According to the World Fab Forecast report, recently released by SEMI, a projected decline in world semiconductor fab equipment spending of 20 percent is expected for 2008, but a rebound of over 20 percent in spending is expected in 2009, driven by over seventy fab projects. The August 2008 edition of the report lists 53 fab equipping projects and up to 21 construction projects for fabs in 2009.
In 2008, 300mm projects make up about 90 percent of all fabs equipment spending, while about 69 percent of all equipment spending is for 65 nm and below technology nodes. Overall annual semiconductor fab capacity in 2008 is expected to be about 16 million wafers (in 200mm equivalents), a growth rate of just nine percent compared to 17 percent capacity growth in 2007. In 2009, capacity is expected to grow about 10 percent.
Memory makes up the largest share of total semiconductor fab capacity with a 40 percent share in 2008, followed by foundries with over 20 percent, and logic with 15 percent. In 2009, memory will slightly increase its share to 42 percent, while foundries and logic are forecasted to remain at about the same share levels.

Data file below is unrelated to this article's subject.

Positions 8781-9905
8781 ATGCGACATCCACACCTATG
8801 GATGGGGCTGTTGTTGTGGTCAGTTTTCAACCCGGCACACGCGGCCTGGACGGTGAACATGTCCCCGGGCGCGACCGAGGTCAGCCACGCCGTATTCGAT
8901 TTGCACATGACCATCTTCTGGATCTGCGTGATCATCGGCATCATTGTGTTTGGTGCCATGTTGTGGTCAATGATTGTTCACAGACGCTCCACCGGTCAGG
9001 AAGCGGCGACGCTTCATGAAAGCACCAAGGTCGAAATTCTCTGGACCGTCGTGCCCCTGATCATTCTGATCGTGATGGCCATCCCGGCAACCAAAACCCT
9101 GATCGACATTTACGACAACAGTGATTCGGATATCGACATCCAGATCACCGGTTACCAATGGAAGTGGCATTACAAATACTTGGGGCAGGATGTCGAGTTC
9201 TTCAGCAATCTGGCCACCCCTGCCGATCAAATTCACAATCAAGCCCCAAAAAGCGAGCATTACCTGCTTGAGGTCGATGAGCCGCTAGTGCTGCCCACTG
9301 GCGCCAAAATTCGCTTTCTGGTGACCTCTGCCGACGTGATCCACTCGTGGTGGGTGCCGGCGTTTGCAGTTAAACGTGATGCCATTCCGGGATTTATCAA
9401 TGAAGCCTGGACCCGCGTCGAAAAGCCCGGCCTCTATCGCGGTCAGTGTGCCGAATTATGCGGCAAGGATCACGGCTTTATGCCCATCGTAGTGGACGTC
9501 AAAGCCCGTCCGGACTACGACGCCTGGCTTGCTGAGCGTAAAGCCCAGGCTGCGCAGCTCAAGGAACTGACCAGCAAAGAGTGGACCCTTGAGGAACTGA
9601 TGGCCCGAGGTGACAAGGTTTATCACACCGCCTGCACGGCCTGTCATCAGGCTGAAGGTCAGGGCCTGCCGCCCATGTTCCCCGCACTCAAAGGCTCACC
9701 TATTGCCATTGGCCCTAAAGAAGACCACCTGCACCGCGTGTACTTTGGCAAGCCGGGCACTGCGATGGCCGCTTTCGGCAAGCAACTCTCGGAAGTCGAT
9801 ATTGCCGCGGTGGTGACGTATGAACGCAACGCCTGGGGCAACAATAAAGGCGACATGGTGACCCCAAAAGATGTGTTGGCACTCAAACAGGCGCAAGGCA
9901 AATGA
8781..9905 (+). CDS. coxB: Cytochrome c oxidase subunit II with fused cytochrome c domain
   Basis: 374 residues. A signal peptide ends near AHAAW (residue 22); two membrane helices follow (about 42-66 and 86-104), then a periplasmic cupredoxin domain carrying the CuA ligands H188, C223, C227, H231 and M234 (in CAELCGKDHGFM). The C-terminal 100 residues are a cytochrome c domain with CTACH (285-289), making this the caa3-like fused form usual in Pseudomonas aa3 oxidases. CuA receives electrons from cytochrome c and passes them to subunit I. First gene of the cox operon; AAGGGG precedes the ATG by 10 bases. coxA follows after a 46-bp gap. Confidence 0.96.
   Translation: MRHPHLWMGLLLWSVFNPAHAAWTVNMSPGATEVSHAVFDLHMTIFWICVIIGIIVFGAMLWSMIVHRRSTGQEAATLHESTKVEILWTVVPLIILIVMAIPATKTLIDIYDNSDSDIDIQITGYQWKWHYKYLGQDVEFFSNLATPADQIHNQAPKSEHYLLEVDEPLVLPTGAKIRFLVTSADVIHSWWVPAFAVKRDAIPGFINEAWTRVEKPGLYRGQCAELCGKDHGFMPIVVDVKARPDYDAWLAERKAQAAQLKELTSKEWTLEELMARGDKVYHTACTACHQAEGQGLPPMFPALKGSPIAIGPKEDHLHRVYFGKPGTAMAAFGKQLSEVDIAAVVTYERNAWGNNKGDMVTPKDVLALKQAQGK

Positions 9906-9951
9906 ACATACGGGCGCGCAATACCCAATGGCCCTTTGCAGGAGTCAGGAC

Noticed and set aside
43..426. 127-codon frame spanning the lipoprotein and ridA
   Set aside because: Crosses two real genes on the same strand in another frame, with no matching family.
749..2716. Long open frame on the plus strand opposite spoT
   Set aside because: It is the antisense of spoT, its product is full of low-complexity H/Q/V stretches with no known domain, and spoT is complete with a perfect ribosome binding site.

There have been dramatic changes in spending on fab construction projects. Many projects have been delayed during 2008 (with a decline in construction spending of -38 percent from 2007), but 2009 will show over 50 percent growth in construction spending when many of the pushed out projects begin.
Over most of the past decade, Japan has spent the largest share of money on fabs equipping. This will change in 2009 with Taiwan and S. Korea exceeding Japan in fab equipment and construction spending. By 2009, the share in total spending throughout the Asia Pacific region (excluding Japan) will rise to over 67 percent (from 50 percent in 2006). In 2008, only four semiconductor companies spent over $1.5 billion. In 2009, the World Fab Forecast predicts twice as many will spend at that level.
The World Fab Forecast report provides in-depth analyses of capital expenditure, capacity, technology and products, down to the detail of each fab; and forecasts for the next 18 months. These tools are invaluable for understanding fab equipment and construction spending in detail, and learning more about capex for construction projects, fab equipping, technology level, and products.